When we are in the stories, life is fine. It’s when the light of reality is shined on us that we realize that there may be a bit of a gap between the story and what’s real. Keep in mind, many of us may never have that light shined on us. Many of us live in story-world 24/7. Some people don’t practice introspection. Usually, something – some relationship drama – bubbles up to a problem level and we’re left facing harsher truths than we’re used to..
Here’s my untrained opinion: Anxiety and depression result from the gap between the stories we tell/the projections we place on the world and what is real. The larger the gap between the projections of what reality should be and what is real, the more serious or severe the anxiety or depression.
Is America the greatest country in the world? Probably not. It’s awesome here for many of us, for sure. There are lots of different ways this claim of our greatness (projection) can be objectively measured (reality). When you do so, we don’t do so hot. In truth, we’re maybe top 10 and trending towards an oligarchy. That statement on its own could cause many people to get the twinge of tension in their chest or straight up cause their heads to explode. They get defensive because they’re offended, then Thanksgiving turns into a wrestling match where a father accidentally shoots his son. That literally happened. ‘Muricuh. Pain: Someone said something. Suffering: I don’t agree with it, I’m offended anyone would say anything like that, How dare they attack me?, etc etc etc…
You can tell yourself all day long that you’re a good person. But if your actions in many of your moments are inflicting pain on others, there’s a chance that you’re a jerk. Despite your intentions or the stories you tell yourselves.
This gap stresses us out. When we awake to the reality, it hurts. Instead of looking at what is real, we react to our feelings about what’s real. Albert Ellis called this the ABC model.
Being more mindful will allow you to see what is real. What is really going on? Am I being accurate in my assessment of my self/work/life/reality? Am I making up stories?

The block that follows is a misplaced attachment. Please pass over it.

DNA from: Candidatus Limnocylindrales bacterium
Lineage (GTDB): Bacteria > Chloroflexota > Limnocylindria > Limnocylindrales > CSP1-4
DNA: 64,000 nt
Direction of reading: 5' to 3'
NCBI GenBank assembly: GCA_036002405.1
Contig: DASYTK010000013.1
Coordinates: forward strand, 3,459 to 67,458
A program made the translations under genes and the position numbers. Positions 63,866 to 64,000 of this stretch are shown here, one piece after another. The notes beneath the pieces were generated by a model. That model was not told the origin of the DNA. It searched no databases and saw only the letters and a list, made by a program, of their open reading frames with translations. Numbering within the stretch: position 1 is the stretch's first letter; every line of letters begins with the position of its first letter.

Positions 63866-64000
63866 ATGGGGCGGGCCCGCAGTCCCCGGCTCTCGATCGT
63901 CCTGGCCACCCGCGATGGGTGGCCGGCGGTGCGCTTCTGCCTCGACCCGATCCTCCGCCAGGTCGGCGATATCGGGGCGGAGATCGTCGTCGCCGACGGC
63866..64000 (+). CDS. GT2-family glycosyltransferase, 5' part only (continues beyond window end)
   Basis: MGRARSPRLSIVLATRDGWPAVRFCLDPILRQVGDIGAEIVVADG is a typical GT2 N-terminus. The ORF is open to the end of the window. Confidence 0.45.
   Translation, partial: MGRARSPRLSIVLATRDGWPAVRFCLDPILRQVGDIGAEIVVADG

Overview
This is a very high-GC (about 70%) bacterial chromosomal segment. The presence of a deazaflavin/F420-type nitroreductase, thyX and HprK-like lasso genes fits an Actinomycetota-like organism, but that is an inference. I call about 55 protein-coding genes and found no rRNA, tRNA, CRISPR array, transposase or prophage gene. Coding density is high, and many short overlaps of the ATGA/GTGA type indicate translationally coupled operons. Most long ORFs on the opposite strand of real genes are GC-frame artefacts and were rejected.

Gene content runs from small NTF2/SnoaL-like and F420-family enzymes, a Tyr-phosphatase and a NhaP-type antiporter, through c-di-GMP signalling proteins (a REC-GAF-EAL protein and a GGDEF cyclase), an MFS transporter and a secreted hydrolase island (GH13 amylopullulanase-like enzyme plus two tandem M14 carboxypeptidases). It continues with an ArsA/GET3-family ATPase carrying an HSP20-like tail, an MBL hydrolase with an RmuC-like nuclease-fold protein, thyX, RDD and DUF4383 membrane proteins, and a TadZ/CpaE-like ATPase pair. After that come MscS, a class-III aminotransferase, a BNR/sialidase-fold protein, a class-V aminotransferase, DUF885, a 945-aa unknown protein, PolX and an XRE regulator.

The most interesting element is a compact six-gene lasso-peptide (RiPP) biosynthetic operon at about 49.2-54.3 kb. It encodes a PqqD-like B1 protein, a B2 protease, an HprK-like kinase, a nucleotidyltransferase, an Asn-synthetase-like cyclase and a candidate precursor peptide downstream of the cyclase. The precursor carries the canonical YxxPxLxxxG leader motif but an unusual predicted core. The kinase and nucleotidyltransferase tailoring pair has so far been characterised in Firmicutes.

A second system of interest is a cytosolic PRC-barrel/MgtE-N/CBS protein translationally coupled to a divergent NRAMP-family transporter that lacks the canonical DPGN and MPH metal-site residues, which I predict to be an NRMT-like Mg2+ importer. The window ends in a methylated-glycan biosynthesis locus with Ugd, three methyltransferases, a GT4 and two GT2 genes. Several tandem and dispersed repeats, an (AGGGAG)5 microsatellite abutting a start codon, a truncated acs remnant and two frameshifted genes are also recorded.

It’s fine to set goals. It’s fine to want something to happen, to have a vision for your future. Please – plan away! Just don’t attach to the results or outcomes. “I want to have 15% company growth for 2019.” Take the actions to make this a reality. Execute on it for each moment. But don’t think for a moment (tee hee) that you can will something into reality. You have to do the work for a future you want. And sometimes, despite doing everything right, it still could not work out. That’s life.
Time Is An Illusion
If we’re talking about what is real vs the stories we tell ourselves about what is real, we should talk about time. This one is a bit of a trip…
The only time that exists is right now. This moment. We’re REASONABLY confident that another moment may be coming shortly, and we know a moment has just passed.
Tony Soprano’s experiencing moment in the diner/restaurant. Then, black and a bunch of confused and angry fans. His next moment didn’t come.
The past and future are stories we tell ourselves. They are projections that aren’t an accurate reflection of what’s real. What’s real is right now. If we try to reflect on what was real in the last moment, 2 weeks ago, or 10 years ago, it probably won’t be accurate. The future is just made up nonsense. How do we know what is going to happen? We can make reasonable conclusions, but there’s a good chance we’re wrong.
What we humans end up doing, usually because our brains suck, frankly, is assign greater value to the events of the past. We hold tightly to our expectations of what the future will bring. Both are projections – a big gap between what we think and what is real. My teacher/shrink taught me what his teacher taught him: The past is tears; the future is fears.
We relive the past over and over – thinking about things we didn’t do, things that used to be, things that didn’t work out. MAYBE if you’re better adjusted than me (which most people are), you’ll think of only the positive events of the past. Or better yet, think of all the events of the past – the good and bad – with a contentedness or sense of gratitude for experiencing all of it.